Children are dying for Republican ‘freedom’

GOP policies prioritize selfish adults over children’s lives


Apparently, the bodies of sick or dead children are not a motivator for today’s Republicans.

Then again, when were they?

When 20 children were gunned down at Sandy Hook elementary school in 2012, Republicans didn’t fight to end gun violence — they doubled down on unfettered gun access.

When scientists warned decades ago that generations of children would grow up with the perils of climate change, Republicans didn’t lead the charge for clean energy — they called the scientists liars and increased their support for oil and gas companies.

And now, as pediatric hospitals overflow with children hospitalized by the delta variant, Republican leaders aren’t coming to the rescue — they are the ones still refusing mask mandates and pandering to anti-vaxxers under the guise of freedom.

Whose freedom, exactly?

Setting aside the impacts of COVID-19 on adults, I could write all day about how the delta variant is looking worse for kids.

I could point out the increased transmissibility, noting that for every infected person the delta variant now infects an average of six or seven new people — not two or three like last year’s strain. Coupled with new evidence that suggests younger children might actually be more likely to spread the disease, it’s easier than ever for young people to get sick from this virus.

I could point out how the delta variant has led to a near sevenfold increase in pediatric cases over 30 days from July to August — a time when children haven’t been in school — and how children now make up about 15% of overall cases in the United States. With precautions getting thrown out the window, classrooms are already becoming hotbeds of viral transmission as schools reopen.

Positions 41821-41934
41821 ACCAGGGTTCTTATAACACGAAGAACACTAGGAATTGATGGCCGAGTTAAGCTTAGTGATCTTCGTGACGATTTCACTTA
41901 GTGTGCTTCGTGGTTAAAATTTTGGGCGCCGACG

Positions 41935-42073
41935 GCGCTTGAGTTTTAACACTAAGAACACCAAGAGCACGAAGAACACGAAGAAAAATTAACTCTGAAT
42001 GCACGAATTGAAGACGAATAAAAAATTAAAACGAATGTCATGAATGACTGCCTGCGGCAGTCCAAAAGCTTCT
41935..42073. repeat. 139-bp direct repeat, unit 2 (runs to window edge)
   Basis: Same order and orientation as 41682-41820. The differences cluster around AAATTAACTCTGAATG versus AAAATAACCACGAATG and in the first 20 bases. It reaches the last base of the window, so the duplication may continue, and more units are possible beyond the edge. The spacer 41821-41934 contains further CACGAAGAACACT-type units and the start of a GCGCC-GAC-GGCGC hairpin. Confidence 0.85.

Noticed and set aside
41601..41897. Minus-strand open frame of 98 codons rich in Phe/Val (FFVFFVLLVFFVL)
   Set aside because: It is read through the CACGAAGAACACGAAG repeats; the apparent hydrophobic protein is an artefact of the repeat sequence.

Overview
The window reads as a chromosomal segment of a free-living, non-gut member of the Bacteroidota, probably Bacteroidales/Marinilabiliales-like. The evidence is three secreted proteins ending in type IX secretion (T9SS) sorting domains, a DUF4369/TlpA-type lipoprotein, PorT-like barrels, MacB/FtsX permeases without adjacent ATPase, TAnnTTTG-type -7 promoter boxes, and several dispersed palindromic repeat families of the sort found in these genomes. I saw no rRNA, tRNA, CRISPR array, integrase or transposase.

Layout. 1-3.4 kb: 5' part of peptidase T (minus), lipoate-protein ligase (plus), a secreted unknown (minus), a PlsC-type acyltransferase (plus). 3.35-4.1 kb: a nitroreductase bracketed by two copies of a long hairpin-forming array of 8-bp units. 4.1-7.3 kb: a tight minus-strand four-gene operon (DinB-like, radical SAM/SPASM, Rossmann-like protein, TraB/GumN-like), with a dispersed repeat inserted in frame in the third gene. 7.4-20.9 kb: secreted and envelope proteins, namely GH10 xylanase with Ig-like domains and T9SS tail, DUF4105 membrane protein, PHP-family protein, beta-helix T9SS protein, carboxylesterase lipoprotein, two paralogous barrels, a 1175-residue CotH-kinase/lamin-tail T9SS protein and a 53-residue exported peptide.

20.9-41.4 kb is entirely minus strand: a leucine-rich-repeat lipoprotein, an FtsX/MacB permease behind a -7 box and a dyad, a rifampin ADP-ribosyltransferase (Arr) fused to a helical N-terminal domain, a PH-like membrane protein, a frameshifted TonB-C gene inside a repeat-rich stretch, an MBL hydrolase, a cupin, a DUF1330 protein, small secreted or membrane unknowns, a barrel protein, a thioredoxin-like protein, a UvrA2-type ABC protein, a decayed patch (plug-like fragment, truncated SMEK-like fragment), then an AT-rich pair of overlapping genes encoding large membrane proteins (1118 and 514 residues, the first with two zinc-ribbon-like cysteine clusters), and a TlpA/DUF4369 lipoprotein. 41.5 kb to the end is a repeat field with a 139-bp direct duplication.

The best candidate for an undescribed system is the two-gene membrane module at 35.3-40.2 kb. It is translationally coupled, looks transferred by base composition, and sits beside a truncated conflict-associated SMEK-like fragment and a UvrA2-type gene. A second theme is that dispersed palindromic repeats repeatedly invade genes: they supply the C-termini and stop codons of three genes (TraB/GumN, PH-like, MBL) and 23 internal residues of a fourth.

I could point out how vaccinations among American teenagers are the lowest of all eligible age groups, and nowhere near the amount needed to resume activities as normal. As of just a few weeks ago, only 25% of children ages 12 to 15 were fully vaccinated.

I could highlight how at least 1,902 children have been hospitalized for COVID as of Saturday, or share the deaths of five school children in Mississippi who recently contracted the virus. I could remind everyone that many of these children are not yet eligible for the vaccine, and they are wholly reliant on the adults around them to make safe decisions.

I’d point out that refusing to impose mask mandates and strong quarantine measures in schools is akin to inviting the “Outlook does not look good” response from a Magic 8 Ball.

I could then go on to make very reasonable, science-informed policy proposals for universal masks — they work — and vaccines — they work, too — to reduce transmissions. I’d provide graphs and cite experts to show how it’s easier to prevent outbreaks than control them, and why that’s better for the economy. Most of all, I’d point out that refusing to impose mask mandates and strong quarantine measures in schools is akin to inviting the “Outlook does not look good” response from a Magic 8 Ball.